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Woman trying to stop bear hunters releases dog and attack ensues, VT officials say

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Woman trying to stop bear hunters releases dog and attack ensues, VT officials say

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Two women were trying to stop the bear hunters before one let go of a German Shepherd – and an attack ensued, according to Vermont wildlife officials.

The loose dog attacked one of the hunters’ leashed dogs, causing injuries requiring veterinary care, officials said.

After an investigation into “harassment of hunters,” Donna Babic and Betty Eastman “were found guilty of obstructing” the three hunters on November 22, the state’s Department of Fisheries and Wildlife said in a statement. December 14 press release.

“I would ask Vermonters to respect everyone’s constitutional right to hunt,” Colonel Jason Batchelder, chief game warden for Fish and Wildlife, said in a statement.

A hunter and two others were using dogs to hunt black bears in the Groton State Forest with a bear leading “the dogs on private property before climbing a tree” on October 9, according to the statement.

They left the bear alone, rounded up the dogs and returned to the hunter’s truck, where they found Babic and Eastman letting air come out of his tires, officials said.

The two women, both from Groton, got into an argument with the hunters, and it was at this point that one of them let the German Shepherd out of her car, resulting in the dog attacking, according to the press release.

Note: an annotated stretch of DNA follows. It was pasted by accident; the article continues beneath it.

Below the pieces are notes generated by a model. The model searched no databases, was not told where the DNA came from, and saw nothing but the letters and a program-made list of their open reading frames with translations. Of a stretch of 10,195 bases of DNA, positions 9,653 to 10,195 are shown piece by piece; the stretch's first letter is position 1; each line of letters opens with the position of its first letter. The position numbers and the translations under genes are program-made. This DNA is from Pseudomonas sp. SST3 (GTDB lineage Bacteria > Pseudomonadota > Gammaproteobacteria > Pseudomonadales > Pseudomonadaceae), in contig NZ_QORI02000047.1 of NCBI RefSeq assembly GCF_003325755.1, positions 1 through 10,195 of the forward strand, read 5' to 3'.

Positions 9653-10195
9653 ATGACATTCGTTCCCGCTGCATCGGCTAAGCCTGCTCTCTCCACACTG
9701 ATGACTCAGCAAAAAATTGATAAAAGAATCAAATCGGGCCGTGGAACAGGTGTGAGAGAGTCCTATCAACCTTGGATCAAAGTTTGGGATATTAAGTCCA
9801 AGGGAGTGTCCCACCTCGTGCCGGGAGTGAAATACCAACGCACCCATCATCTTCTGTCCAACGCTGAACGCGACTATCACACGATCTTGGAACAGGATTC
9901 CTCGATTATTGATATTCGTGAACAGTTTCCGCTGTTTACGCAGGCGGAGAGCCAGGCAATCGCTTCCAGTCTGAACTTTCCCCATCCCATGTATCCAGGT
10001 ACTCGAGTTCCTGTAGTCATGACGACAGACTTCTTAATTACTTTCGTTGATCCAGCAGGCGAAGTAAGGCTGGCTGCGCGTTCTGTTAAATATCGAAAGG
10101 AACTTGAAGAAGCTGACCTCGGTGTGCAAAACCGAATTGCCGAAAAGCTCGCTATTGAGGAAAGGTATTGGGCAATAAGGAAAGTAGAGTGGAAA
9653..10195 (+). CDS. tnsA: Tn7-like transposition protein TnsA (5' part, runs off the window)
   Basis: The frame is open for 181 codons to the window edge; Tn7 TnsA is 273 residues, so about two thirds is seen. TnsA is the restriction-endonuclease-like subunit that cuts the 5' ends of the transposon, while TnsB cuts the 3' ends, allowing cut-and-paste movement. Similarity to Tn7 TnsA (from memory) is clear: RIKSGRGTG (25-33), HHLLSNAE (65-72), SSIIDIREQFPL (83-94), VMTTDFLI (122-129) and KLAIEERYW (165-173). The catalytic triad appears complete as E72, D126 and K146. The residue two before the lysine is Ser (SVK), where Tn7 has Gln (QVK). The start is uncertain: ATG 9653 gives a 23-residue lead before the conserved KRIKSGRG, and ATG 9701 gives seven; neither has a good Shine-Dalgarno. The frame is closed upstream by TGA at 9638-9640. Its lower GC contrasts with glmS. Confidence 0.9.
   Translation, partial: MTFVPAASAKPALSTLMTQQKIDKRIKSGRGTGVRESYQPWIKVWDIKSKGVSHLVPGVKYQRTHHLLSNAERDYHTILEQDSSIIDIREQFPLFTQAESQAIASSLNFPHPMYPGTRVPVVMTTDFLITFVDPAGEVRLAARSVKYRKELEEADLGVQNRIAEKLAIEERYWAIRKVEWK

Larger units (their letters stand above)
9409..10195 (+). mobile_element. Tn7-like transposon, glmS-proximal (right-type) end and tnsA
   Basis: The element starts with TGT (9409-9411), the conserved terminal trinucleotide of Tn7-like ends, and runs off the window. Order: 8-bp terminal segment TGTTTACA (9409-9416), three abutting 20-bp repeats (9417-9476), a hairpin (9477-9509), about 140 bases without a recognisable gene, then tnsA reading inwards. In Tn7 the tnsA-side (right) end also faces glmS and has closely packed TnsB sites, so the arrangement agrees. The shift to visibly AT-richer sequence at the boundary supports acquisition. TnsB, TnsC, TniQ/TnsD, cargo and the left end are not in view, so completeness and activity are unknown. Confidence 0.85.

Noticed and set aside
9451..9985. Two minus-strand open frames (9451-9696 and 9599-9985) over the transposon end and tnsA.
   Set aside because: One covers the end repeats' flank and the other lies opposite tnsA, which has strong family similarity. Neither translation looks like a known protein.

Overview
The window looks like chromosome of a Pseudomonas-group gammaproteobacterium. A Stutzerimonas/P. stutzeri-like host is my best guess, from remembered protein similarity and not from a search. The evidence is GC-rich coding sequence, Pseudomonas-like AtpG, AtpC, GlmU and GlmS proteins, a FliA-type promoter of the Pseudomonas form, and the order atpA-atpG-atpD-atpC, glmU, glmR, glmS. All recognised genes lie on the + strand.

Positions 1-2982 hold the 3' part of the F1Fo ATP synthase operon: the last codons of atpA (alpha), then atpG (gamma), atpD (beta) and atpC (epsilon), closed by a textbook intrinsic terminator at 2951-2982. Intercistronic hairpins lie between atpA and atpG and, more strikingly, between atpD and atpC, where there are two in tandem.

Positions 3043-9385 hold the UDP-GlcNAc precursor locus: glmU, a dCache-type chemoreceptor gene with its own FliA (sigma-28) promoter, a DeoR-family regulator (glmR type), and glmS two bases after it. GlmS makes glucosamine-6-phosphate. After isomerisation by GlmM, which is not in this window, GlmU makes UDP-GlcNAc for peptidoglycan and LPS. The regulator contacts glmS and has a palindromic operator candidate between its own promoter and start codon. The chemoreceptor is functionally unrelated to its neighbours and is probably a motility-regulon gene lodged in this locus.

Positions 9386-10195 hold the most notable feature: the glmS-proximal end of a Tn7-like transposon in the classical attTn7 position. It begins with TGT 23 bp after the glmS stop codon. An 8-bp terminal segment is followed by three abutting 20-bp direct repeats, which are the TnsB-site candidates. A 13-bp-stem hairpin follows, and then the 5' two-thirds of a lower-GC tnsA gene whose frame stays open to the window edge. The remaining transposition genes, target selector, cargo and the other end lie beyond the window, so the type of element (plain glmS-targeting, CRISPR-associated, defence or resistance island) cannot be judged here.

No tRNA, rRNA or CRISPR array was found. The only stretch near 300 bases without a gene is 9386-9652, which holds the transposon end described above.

Private property did not belong to Babic and Eastman, who oppose the hunting of hounds, Batchelder told McClatchy News.

They believed the hunters were entering illegally and letting air escape the truck’s tires “so the hunters wouldn’t go” and the police would catch them, Batchelder said.

An investigation by a state game ranger “found that licensed and licensed bear hunters were acting legally,” the statement said.

State Police spokesperson Adam Silverman confirmed the private property belonged to a third party.

“The people of Vermont don’t always agree on how to manage wildlife, especially when it comes to big game,” Batchelder said in a statement. “Intentionally interfering with legal hunters in any way will result in legal action, especially in a potentially dangerous way, as we have seen in this case.”

The two women “were each fined $ 262 and will lose their fishing, hunting and trapping license privileges for a year,” the statement said.

“Many Vermonters oppose hunting and for a variety of reasons, including inherent cruelty to animals, inevitable violation of landowner rights, and conflict with other recreational pursuits, but we never condone it. act illegally, ”the nonprofit Protect Our Wildlife Vermont said in a statement. Facebook post of December 16.

“There are practical and sensible ways for citizens to tackle harassment which include legislative efforts and using the only tool currently available to legally protect citizens: the Posting Act,” the post added.

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